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June 14, 1973 - Image 8

Resource type:
Text
Publication:
Michigan Daily, 1973-06-14

Disclaimer: Computer generated plain text may have errors. Read more about this.

Page Eight

THE SUMMER DAILY

Thursday, Junte 14, 1973

Ink ant blaze
leaves 2 Philly
firemen dead

PHILADELPHIA () - A ma-
jor portion of downtown Philadel-
phia was cordoned off and evac-
uated yesterday in the wake of an
explosion and blaze which left
two firemen dead.
The fire broke out Tuesday
night at a printers ink plant. It
engulfed two plant buildings,
spread to a five-story furniture
warehouse and threatened a row
of houses before being brought
under -control early today.
JOHN WELSH AND ROB-
ERT MALLEY died beneath the
rubble of a cement block wall
that was blown out as firemen
tried to gain access to the blaze
in the building housing the Fred-
erick Levey division of Cities
Service Co.
"There was no door and they
were trying to breach. the wall'
fire commissioner Joseph Rizzo
said. "The men were in a nar-
row street, and when they did
breach the wall, it gave the fire
air ...eand it blew the wall out."
Several firemen were hit by
the rubble. Three of the injur-
ed were firemen who were listed
in serious or critical condition in

FIRE-GUTTED HOMES stand across the street from the still-smoldering hulk of an ink plant which
became a tomb for two Philadelphia firemen early yesterday morning. The blaze broke out late
Tuesday night forcing the evacuation of a large portion of downtown Philadelphia.

i

t6
f
G
i
I

city hospitals today. A policeman
was also injured.
OFFICIALS SAID the collapsed
wall was part of a newly con-
structed three-story annex to the
main plant. It was on the first
story of the annex where the fire
reportedly began.
The blaze quickly spread to the
main five-story building, and
within an hour flames were leap-
ing several hundred feet in the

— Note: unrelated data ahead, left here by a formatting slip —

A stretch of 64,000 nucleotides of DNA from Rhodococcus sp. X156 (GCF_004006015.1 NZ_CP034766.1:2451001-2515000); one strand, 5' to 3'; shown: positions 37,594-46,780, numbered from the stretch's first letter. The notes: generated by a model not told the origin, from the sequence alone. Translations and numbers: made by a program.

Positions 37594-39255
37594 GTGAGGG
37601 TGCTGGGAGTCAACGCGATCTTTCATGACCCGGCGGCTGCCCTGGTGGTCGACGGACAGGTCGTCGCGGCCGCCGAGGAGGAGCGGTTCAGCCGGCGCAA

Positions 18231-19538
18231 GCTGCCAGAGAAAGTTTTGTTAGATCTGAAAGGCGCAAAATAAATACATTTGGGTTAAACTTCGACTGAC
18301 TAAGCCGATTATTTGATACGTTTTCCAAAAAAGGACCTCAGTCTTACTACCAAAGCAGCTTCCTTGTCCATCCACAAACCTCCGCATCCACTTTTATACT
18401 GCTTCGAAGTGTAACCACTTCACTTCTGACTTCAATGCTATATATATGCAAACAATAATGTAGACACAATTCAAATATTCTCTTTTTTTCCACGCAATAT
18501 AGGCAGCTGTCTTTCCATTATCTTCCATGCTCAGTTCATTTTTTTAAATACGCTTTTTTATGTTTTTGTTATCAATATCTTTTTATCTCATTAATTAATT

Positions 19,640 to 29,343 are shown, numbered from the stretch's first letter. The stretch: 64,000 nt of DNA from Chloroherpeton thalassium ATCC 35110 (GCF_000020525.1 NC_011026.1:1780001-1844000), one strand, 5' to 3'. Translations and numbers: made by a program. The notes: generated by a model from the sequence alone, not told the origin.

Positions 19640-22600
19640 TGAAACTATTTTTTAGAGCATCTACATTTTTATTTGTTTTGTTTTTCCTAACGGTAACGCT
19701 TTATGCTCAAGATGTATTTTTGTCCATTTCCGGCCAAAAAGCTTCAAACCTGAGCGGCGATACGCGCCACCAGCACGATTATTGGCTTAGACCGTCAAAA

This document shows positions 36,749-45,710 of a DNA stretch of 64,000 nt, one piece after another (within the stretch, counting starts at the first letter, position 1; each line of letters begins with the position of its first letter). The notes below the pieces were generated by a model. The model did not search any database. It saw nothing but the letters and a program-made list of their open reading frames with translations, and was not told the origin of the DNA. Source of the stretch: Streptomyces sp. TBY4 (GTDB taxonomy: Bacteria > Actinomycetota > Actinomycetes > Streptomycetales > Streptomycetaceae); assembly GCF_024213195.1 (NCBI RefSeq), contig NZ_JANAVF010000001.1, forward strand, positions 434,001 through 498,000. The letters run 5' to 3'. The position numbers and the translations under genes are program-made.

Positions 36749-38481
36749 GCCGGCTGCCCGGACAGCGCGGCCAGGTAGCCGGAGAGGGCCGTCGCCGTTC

air, shooting through a massive
cloud of black smoke.
The plant uses various oils, sol-
vents and varnishes in the pro-
duction of printers ink, and most
of the substances are highly
flammable. But plant Superinten-
dent W. R. Hoster said the build-
ing "was supposed to be explo-
sion-proof."
HOSTER SAID "nobody knows"
how the fire began. He said em-
ployes in the building at the time
were safely evacuated.
Ford recalls
Pintos and
light trucks
DETROIT (UPI) - Ford Mo-
tor Co. announced yesterday it is
recalling more than 12,000 1973-
model Fords, Pintos, and light
trucks for replacement of pos-
sibly defective seat belt attach-
ing bolts.
Ford's Customer Service Divi-
sion said laboratory tests showed
that some of the bolts could
"fracture," rendering the seat
belts ineffective. However, no
such occurences have been re-
ported by vehicle owners, the di-
vision said.
Of the 12,089 vehicles involved,
11,232 were built at two East
Coast assembly plants between
April 16 and April 25 and most
were sold by dealers "east of the
Mississippi," a division spokes-
man said.
A total of 720 vehicles were
sold in Canada and 137 in Ford
export markets

Th is is Newsprint.

-40
Harmlesslooingisn' it

All by itself, this innocuous square of paper hardly
ems important. But every week about 170,000
ounds of newsprint comes into Ann Arbor as news-
papers or to be made into newspapers. Well-packed,
that would make a square pile 20 feet on a side and
10 feet tall, solid newsprint. After the news is read,
the paper is buried and both are forgotten. But the
pile of old newsprint will grow until it no longer con
be ignored.

Fortunately, there is a solution. Old newsprint can
be recycled and made into paper products, thus
-sparing the landscape and trees that would other-
wise have been cut. In Ann Arbor the Ecology
Center has a recycling station on South Industrial
Highway, off Stadium, just south of the Coca-Cola
bottlers. It's open from 10 a.m. to 4:30 p.m. Wednes-
day thru Saturday.

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